DCSIMG

Insight: The story of Cleveland captive Michelle

Michelle Knight was one of three women held captive by Ariel Castro

Michelle Knight was one of three women held captive by Ariel Castro

  • by MARTYN MCLAUGHLIN
 

IN A life defined by torment, Michelle Knight has seldom had cause for celebration.

When she bore her only child, it was a moment of light which followed one dark chapter and preceded others to come. Her son, according to relatives, was the legacy of a brutal gang rape at the age of 17, which led the student to drop out of high school and embark on an uncertain parenthood under the roof of her mother, Barbara, in Cleveland’s West 60th Street. The student, a keen artist, had grown up in the archetypal suburban street, where she tended the vegetable patch and fed the neighbour’s pet pony. Where once she harboured ambitions of becoming a firefighter or a veterinarian, she imbued hope in little Joey, resolving to one day complete her education and provide for him.

It was a simple, universal ambition, but one unrealised. Barbara Knight became involved in an abusive relationship with a man called David Feckley, who was convicted of child endangerment after breaking the infant’s arm. Amid concerns for Joey’s safety, he was taken into care. On 22 August 2002, around the time she was scheduled to attend a custody hearing into her son’s fate, Michelle Knight was spotted near her cousin’s house at the nearby West 106th Street and Lorain Avenue when a Hispanic man offered her a ride home. She was not seen again until last Monday, when she ran out of a darkened room on the second floor of 2207 Seymour Avenue and threw herself into the arms of Anthony Espada, a patrol officer with Cleveland Police, reportedly shouting over and over, “You saved me!”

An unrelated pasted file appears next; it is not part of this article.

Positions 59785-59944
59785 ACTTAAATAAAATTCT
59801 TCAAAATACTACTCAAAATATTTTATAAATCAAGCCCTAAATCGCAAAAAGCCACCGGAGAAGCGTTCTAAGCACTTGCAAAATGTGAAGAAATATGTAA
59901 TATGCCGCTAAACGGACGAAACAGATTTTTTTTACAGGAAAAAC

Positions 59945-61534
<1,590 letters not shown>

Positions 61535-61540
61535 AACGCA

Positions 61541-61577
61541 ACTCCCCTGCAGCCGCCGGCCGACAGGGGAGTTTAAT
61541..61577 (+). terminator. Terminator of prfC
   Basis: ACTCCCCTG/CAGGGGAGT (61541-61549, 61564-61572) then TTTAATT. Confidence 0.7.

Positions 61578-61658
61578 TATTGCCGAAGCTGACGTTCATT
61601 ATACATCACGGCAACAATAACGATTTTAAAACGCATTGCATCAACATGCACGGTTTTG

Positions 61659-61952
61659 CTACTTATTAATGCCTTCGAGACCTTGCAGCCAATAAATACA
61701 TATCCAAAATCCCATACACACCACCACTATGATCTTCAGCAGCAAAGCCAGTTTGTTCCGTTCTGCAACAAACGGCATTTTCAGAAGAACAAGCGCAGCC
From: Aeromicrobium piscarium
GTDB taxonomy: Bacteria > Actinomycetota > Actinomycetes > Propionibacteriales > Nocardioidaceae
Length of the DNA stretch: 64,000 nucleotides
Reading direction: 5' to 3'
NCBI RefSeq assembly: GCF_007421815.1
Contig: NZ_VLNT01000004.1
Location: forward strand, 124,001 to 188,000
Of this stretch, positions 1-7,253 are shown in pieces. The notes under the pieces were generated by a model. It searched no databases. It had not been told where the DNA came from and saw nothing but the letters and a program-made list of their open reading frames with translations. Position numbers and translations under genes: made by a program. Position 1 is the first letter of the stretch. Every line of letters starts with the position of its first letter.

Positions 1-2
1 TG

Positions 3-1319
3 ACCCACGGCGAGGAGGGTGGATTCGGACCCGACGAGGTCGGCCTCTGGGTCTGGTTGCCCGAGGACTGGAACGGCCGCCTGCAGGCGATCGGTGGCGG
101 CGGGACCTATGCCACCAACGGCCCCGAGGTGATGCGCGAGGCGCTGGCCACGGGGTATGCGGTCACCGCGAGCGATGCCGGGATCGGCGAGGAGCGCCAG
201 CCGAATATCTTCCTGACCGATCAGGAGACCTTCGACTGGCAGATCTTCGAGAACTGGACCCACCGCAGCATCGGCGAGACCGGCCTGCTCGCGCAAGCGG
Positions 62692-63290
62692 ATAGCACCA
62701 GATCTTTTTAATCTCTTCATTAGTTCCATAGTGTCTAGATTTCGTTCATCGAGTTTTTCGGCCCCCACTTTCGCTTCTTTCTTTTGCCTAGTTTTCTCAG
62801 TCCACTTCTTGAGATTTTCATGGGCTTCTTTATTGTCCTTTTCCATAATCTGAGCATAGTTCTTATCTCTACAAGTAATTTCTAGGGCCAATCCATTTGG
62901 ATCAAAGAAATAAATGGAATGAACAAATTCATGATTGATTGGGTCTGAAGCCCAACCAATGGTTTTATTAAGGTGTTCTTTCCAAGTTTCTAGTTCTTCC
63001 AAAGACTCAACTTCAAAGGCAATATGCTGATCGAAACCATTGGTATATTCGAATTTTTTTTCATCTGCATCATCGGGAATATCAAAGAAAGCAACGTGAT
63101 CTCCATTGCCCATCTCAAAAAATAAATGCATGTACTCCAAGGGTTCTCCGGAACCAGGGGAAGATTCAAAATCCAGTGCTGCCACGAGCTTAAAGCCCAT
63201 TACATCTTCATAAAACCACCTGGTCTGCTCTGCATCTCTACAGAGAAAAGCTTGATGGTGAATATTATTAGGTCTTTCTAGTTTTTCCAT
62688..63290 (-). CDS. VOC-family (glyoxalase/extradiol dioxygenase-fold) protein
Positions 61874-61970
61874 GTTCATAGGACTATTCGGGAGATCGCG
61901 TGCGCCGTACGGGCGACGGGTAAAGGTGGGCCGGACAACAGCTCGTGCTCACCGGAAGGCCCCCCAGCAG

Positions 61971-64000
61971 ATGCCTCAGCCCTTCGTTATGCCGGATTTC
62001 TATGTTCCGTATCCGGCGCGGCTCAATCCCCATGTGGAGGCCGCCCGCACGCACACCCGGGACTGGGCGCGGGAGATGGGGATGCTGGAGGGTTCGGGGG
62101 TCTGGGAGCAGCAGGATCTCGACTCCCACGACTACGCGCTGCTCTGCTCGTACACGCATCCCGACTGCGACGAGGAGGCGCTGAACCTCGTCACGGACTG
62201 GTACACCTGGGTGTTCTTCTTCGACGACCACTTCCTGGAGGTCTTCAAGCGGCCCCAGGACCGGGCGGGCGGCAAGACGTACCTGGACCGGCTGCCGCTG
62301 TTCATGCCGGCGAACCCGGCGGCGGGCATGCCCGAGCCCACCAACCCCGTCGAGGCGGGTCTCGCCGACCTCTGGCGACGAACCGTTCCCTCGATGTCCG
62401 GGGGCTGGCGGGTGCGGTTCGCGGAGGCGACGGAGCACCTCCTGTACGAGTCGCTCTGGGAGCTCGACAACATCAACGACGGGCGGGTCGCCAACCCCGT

Six days have passed since, and despite the innumerable harrowing details which have informed a shocked world of Ariel Castro and those he kept prisoner for more than a decade, Michelle Knight is the spectre of this American tragedy. Her fellow captives, Amanda Berry and Gina DeJesus, have returned home from their scarcely believable ordeal, embraced by relatives on the steps of front porches festooned with stuffed toys, cards and flowers as they begin the long, arduous journey to convalescence.

Knight, however, remained in Cleveland’s MetroHealth Medical Centre until Friday evening, as medics assessed her facial injuries and a loss of hearing in one of her ears. Throughout it all, she shunned requests from her mother and grandmother to visit.

Instead, it has fallen to strangers to embrace her. Late on Thursday evening, a group of community activists gathered outside the Immanuel Evangelical ­Lutheran church in her honour. Gathered barely a block away from Seymour Avenue, those assembled released 80 ­balloons in a flurry of bright colours, some bearing messages such as “Congratulations!” and “I Love You”. How else, they perhaps wondered, could they articulate what Knight has been through? She is now a woman of 32, but in the public realm, remains the youngster captured in an undated, grainy photograph taken in the years before her abduction, the only picture of her the family had. Even after the suffering has come to an end, her ­narrative does not allow for the happy ending her nation yearns for.